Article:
COVID-19 related stress has been found to be correlated with anxiety, depression, PTSD, and other mental health problems (Kira et al., 2020). On top of this already stressful time, things have been particularly hard for Asian Americans burdened with the additional consequences of COVID-19 related prejudice on top of general COVID-19 related stress (Chen et al., 2020; Tessler et al., 2020). Specifically, anti-Asian sentiments have increased with the rise of the pandemic (Chen et al., 2020; Tessler et al., 2020). This is because the United States has a long history of anti-Asian sentiments, particularly due to the view of Asians being foreign entities, and therefore different from the American culture (Chen et al., 2020; Fong, 1965; Tessler et al., 2020). Since a large amount of the COVID-19 pandemic had been dedicated to discussing the origins of the virus, it has been easy for many Americans to associate Asians with the disease (Tessler et al., 2020) which has been exacerbated by former president Trump and many news sources using this language (e.g., “Chinese Virus”).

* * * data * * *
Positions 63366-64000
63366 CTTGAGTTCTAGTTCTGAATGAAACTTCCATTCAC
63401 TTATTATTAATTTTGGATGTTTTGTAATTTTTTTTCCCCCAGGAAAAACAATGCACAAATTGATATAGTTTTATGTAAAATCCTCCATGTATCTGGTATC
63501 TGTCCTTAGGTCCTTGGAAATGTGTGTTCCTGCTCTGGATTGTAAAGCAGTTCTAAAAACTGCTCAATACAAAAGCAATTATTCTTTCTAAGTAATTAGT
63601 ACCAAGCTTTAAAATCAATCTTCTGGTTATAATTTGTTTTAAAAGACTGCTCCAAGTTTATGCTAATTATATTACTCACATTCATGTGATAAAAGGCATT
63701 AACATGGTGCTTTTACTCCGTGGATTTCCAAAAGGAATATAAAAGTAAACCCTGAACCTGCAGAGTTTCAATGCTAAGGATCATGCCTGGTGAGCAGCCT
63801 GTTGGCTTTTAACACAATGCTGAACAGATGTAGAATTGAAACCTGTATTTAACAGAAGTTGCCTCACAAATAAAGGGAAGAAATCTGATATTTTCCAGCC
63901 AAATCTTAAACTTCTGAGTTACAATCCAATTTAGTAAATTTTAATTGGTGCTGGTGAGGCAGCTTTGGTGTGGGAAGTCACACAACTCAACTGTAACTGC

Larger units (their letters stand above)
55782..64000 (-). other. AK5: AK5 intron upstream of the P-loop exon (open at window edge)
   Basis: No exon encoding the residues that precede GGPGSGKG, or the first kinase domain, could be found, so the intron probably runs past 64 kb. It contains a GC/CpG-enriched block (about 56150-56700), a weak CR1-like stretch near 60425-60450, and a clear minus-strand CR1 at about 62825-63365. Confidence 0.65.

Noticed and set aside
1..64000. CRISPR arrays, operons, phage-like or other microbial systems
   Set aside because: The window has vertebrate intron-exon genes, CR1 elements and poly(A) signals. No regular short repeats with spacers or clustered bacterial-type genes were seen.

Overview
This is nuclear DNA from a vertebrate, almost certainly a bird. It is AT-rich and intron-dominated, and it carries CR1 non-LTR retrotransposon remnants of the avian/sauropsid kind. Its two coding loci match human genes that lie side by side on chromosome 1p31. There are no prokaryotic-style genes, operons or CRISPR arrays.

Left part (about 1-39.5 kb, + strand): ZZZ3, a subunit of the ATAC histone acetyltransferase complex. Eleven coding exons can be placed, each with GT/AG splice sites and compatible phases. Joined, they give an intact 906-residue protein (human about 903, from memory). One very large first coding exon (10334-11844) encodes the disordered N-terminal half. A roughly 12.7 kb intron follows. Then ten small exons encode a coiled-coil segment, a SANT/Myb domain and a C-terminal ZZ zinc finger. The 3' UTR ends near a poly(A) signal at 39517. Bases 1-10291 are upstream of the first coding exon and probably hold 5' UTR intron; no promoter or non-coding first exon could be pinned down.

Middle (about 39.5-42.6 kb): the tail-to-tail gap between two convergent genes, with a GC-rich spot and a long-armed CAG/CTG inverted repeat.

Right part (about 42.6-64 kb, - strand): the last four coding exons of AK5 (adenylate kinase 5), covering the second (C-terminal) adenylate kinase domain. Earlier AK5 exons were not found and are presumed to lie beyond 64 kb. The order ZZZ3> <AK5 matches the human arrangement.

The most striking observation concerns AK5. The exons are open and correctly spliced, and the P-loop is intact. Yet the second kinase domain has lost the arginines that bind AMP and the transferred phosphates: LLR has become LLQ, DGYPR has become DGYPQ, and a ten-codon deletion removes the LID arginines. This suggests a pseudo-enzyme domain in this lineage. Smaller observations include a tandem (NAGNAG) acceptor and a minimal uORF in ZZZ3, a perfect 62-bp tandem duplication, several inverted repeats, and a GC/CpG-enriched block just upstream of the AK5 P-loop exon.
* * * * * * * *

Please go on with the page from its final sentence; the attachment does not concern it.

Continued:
Although there have been many studies that have looked at the mental health consequences of COVID-19 related discrimination on Asians in America (Misra et al., 2020; Yang et al., 2020; Kira et al., 2020; Yu et al., 2020), there have been no studies directly looking at the consequences of COVID-19 related discrimination on Asian-Americans’ sense of belonging in the U.S. and if this is impacted by the framing of messages about COVID-19 (again, COVID-19 versus “Chinese Virus” framing). The goal of my study is to examine the negative consequences this wording has on Asian-Americans. My study will not only access whether this racist language can negatively impact the perceived acceptance of Asian-Americans in American society, but also examine whether viewing racist phrases can lead to a change in trust in the U.S. government, U.S. media, and other races. Specifically, I will present participants with a flier describing statistics during the COVID-19 pandemic and the flier will be manipulated to use the words, “Chinese Virus” or “COVID-19” when referring to the virus. I predict that Asian American participants who are shown the “Chinese Virus” flier will report greater perceived discrimination in their everyday lives, lower acceptance in American society, and a greater need to conform and assimilate to American culture.